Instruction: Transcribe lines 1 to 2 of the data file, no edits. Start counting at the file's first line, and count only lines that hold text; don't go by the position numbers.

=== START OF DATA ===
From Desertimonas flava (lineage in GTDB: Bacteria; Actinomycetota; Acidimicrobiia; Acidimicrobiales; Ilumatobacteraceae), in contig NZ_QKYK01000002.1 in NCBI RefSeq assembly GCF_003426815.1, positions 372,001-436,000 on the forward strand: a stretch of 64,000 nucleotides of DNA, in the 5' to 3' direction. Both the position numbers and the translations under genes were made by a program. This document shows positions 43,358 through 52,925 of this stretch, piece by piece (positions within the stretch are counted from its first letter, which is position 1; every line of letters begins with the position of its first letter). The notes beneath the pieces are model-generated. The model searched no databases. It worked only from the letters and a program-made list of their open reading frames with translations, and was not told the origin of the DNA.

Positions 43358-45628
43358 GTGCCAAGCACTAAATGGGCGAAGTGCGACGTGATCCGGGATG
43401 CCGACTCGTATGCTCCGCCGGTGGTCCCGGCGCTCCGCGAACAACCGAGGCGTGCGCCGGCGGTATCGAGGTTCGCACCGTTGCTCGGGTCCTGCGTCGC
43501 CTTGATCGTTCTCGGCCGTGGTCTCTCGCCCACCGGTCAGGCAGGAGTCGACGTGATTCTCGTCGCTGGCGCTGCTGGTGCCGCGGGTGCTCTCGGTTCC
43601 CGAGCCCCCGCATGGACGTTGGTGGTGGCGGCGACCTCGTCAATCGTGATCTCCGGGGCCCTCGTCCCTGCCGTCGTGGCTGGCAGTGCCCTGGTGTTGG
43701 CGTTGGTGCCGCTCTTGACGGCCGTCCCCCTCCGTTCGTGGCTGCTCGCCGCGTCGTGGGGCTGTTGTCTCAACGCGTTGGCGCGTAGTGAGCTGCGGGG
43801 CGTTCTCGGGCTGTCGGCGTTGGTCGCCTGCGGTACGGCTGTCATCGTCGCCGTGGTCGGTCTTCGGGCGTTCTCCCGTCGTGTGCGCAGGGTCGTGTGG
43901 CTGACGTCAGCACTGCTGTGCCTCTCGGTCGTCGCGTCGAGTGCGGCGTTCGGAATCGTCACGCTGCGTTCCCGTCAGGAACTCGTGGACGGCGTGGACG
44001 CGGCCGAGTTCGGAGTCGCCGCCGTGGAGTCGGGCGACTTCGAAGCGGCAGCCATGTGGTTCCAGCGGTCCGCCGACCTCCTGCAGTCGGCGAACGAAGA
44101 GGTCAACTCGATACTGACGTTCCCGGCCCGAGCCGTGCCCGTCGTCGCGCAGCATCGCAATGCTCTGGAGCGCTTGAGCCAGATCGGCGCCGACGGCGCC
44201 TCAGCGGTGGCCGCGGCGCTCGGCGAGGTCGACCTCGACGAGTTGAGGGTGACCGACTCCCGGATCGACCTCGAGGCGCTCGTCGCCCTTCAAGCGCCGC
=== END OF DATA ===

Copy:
From Desertimonas flava (lineage in GTDB: Bacteria; Actinomycetota; Acidimicrobiia; Acidimicrobiales; Ilumatobacteraceae), in contig NZ_QKYK01000002.1 in NCBI RefSeq assembly GCF_003426815.1, positions 372,001-436,000 on the forward strand: a stretch of 64,000 nucleotides of DNA, in the 5' to 3' direction. Both the position numbers and the translations under genes were made by a program. This document shows positions 43,358 through 52,925 of this stretch, piece by piece (positions within the stretch are counted from its first letter, which is position 1; every line of letters begins with the position of its first letter). The notes beneath the pieces are model-generated. The model searched no databases. It worked only from the letters and a program-made list of their open reading frames with translations, and was not told the origin of the DNA.

Positions 43358-45628